Discussion in 'Current Affairs, News and Analysis' started by Litotes, Feb 1, 2007.
The heart of the site is the forum area, including:
Johann Hari has an interesting perspective on conscription.....
It's a nice argument applied to Iraq, but would the Falklands be the Malvinas now if we'd had a conscript armed forces then? And would we have stuck it out in Northern Ireland?
Besides which, we're all 'economic' conscripts anyway according to the author. Presumably unemployable elsewhere.
It is a good point to make. Would we have stuck it out in Northern Ireland with conscripts? Even if we did not, would the end result be any different than it is today with a highly trained Army who did stick it out? The Terrorist will still would have won in either event. The terrorist now occupies a nice highly paid job and wears a suit just as he would have done had a conscript Army been less effective.
As for the Falkland. Well, even though the Argentinians accepted an armed invitation to leave from our professional and full-time Army, that is not conclusive to the issue of whether they will be extended a guilt-edge invitation to stay by a professional politician in the future regardless of what happened in the past.
Thus, the issue of whether or not military outcomes may be different depending on whether or not the Army is conscripted makes very little difference since the outcome of any real lasting consequence is not military at all - it is political and diplomatic.
Ms Hari does raise an interesting argument though. I think we have to be honest with ourselves here and we have to admit that for the most part, the rank and file of the Army are not recruited from those who have the opportunities to shine elsewhere.
We do recruit large numbers of young men who have few employment and educational prospects which the Army gives them in return for the expectation that we pay the ultimate sacrifice in service when called upon to do so. No, I am not saying we are an Army of 'thickies' I am suggesting that there is some persuasive force in the contention and we should not dismiss it simply because we do not like it.
We do, after all, hear similar statements on a smaller scale such as 'would it be different if it was Blair's son'? It is not really possible to say but I think the possibility that it could be is an interesting question.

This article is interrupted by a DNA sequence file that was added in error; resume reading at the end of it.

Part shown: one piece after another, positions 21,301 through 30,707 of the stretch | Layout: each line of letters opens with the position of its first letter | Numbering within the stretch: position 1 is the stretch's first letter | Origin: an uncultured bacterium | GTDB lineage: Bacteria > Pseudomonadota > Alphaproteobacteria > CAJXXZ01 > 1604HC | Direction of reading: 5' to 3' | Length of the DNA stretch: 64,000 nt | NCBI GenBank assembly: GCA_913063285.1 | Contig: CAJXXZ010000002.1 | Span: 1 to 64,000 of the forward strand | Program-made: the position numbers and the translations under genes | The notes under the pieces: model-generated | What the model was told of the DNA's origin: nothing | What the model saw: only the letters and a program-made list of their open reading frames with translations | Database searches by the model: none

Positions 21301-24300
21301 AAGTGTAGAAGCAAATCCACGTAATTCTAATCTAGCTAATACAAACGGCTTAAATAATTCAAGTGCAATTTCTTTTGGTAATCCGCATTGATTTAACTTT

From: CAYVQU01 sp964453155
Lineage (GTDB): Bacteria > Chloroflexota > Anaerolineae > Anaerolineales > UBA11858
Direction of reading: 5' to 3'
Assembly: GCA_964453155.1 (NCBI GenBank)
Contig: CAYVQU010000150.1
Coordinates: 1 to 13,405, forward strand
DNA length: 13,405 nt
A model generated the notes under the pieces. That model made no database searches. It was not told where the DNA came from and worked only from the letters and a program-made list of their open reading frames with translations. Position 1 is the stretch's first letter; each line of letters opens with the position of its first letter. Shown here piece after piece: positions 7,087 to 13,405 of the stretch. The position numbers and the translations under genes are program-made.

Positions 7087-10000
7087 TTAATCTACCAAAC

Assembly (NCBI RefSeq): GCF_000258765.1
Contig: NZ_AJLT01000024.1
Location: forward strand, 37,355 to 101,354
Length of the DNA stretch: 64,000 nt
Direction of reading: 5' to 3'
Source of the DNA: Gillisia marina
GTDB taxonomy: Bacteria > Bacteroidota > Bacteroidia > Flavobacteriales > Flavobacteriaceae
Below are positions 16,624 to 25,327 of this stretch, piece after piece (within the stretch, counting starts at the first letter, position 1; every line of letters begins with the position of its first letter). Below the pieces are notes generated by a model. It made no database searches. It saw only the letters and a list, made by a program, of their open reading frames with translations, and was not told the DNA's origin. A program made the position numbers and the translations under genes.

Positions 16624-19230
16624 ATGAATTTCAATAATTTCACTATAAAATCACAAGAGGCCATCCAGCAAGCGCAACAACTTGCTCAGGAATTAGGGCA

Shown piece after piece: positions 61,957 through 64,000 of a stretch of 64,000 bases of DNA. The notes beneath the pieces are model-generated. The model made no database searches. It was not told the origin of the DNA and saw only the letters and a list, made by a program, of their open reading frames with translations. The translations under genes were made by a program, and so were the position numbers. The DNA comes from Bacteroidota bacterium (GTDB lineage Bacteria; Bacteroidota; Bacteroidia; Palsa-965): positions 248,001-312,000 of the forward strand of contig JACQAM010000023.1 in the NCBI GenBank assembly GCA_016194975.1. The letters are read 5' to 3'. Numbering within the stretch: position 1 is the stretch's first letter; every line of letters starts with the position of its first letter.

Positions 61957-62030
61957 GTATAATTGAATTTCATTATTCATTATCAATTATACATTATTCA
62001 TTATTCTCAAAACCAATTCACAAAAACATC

I think Ms Hari wrote a good, thought-provoking article.
Regards and best wishes
As usual, a very reasoned critique from Iolis. When I joined my first Army unit about one third were National Service bods and although it became more professional over the years when NS finished it was more 'interesting' in those days because a lot of the lads really were a diverse bunch of characters in every sense of the word. When push came to shove, no one doubted their commitment.
That article was good reading. I myself have always been against conscription, however no matter what creed colour or sexuality you were you would have to go.
Dont you think this would bolster British society. It would help youngsters find respect in their own communities. It would bring communities together. It would help young people from being radicalised like our home grown terrorists.
Another point is how many people from ethnic minorities do you think would dodge the draft for whatever reason. How many scummer white kids would do exactly the same. Where would the human rights act stand on forced employment. I just dont think our government could do it. We dont live in the 50's /70's anymore. Unfortunatly for us we live in the Playstaion Consume Hedonistic generation where no one gives a damm.
Hari is a man, by the way
Iolis.............isn't Johann a boys name? Ms???
sorry didn't see Frenchpersons input
Conscription, a theme that seems to be talked about more frequently in recent times. I personally was, until recently, against any form of conscription, having lived in Germany for a long time now and seeing the standards of the conscripts in the Bundeswehr, I felt it would result in a watering down of standards within the Army. However I am increasingly warming to the idea, the Army in particular and the military in general has become, for the vast majority of the population, something that "someone else" does, we have lost to a large extent our connection to the general population of the UK and to a similar extent their support. Through this separation the general population has a very warped idea of who we are and what we do, relying as they do on the media there are stereotypes galore most of them negative.
IF, and it is a big if, conscription were to return then it must be done intelligently, the time served must be long enough to allow the conscript to contribute positively to the service, ie at the very least 1 years service (not the 8 months that conscripts usually serve here) and must be accompanied by incentives such as training on completion of service that can be taken into civilian life, a form of resettlement training.